8. Escape of anions from geminate recombination in THF due to charge delocalization

    Geminate recombination of 24 radical anions (M˙ ) with solvated protons (RH 2 +) was studied in tetrahydrofuran (THF) with pulse radiolysis. The recombination has two steps: (1) diffusion of M˙ and RH 2 + together to form intimate (contact and solvent separated) ion pairs, driven by Coulomb attraction; (2) annihilation of anions due to proton transfer (PT) from RH 2 + to M˙ . The non-exponential time-dependence of the geminate diffusion was determined. For all molecules protonated on O or N atoms the subsequent PT step is too fast (<0.2 ns) to measure, except for the anion ofmore » TCNE which did not undergo proton transfer. PT to C atoms was as slow as 70 ns and was always slow enough to be observable. A possible effect of charge delocalization on the PT rates could not be clearly separated from other factors. For 21 of the 24 molecules studied here, a free ion yield (71.6 ± 6.2 nmol J –1) comprising ~29% of the total, was formed. This yield of “Type I” free ions is independent of the PT rate because it arises entirely by escape from the initial distribution of ion pair distances without forming intimate ion pairs. Furthermore, three anions of oligo(9,9-dihexyl)fluorenes, F n˙ (n = 2–4) were able to escape from intimate ion-pairs to form additional yields of “Type II” free ions with escape rate constants near 3 × 10 6 s –1. These experiments find no evidence for an inverted region for proton transfer.« less
  9. Effects of electrolytes on redox potentials through ion pairing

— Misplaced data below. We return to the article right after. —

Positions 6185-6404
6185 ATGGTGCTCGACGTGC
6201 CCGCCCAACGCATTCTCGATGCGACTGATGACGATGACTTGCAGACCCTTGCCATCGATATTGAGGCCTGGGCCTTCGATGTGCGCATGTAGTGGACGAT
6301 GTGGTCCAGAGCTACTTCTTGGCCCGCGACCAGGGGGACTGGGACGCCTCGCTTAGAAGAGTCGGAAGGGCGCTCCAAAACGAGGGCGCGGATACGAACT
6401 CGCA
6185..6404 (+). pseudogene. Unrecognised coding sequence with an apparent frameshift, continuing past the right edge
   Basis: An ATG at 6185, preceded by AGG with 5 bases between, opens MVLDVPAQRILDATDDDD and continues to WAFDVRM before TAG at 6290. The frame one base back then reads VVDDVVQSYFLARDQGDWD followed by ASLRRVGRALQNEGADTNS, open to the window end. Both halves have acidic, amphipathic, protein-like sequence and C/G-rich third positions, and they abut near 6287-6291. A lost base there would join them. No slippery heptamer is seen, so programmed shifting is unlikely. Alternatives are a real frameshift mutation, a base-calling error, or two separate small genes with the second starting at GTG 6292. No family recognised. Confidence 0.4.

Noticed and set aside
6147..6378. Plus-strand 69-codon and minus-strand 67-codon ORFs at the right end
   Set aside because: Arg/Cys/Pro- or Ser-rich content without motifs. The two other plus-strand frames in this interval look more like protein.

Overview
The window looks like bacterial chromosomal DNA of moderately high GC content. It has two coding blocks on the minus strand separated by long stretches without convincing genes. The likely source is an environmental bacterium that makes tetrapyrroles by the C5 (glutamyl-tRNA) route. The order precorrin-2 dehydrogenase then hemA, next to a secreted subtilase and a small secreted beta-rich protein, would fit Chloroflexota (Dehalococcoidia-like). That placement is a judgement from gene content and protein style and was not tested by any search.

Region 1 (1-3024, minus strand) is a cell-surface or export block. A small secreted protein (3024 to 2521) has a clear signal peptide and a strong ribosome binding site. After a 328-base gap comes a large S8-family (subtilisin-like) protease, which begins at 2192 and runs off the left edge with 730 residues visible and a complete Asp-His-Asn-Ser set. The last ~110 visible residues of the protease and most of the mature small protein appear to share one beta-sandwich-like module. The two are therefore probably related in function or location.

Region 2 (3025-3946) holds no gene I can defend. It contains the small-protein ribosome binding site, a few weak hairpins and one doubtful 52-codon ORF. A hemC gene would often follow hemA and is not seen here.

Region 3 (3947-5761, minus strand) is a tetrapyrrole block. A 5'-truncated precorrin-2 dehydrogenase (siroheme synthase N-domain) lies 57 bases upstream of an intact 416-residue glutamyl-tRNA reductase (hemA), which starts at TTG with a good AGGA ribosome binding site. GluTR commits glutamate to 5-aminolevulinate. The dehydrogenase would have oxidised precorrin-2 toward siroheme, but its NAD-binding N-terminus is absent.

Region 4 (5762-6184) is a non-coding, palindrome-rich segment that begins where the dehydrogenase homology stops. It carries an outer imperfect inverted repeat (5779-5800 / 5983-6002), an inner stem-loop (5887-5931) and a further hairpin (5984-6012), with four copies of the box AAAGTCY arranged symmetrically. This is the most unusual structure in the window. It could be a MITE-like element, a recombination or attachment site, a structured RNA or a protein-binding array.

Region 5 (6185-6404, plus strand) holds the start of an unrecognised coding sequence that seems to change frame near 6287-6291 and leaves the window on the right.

Here, reduction potentials have been determined for two molecules, benzophenone (BzPh) and perylene (Per), effectively in the complete absence of electrolyte as well as in the presence of three different supporting electrolytes in the moderately polar solvent THF. A description of how this can be so, and qualifications, are described in the discussion section. The primary tool in this work, pulse radiolysis, measures electron transfer (ET) equilibria in solution to obtain differences in redox potentials. Voltammetry measures redox potentials by establishing ET equilibria at electrodes, but electrolytes are needed for current flow. Results here show that without electrolyte the redoxmore » potentials were 100–451 mV more negative than those with 100 mM electrolyte. These changes depended both on the molecule and the electrolyte. In THF the dominant contributor to stabilization of radical anions by electrolyte was ion pairing. An equation was derived to give changes in redox potentials when electrolyte is added in terms of ion pair dissociation constants and activity coefficients. Definite values were determined for energetics, ΔG d°, of ion pairing. Values of ΔG d° for pairs with TBA + give some doubt that it is a “weakly-coordinating cation.” Computations with DFT methods were moderately successful at describing the ion paring energies.« less
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"Miller, John"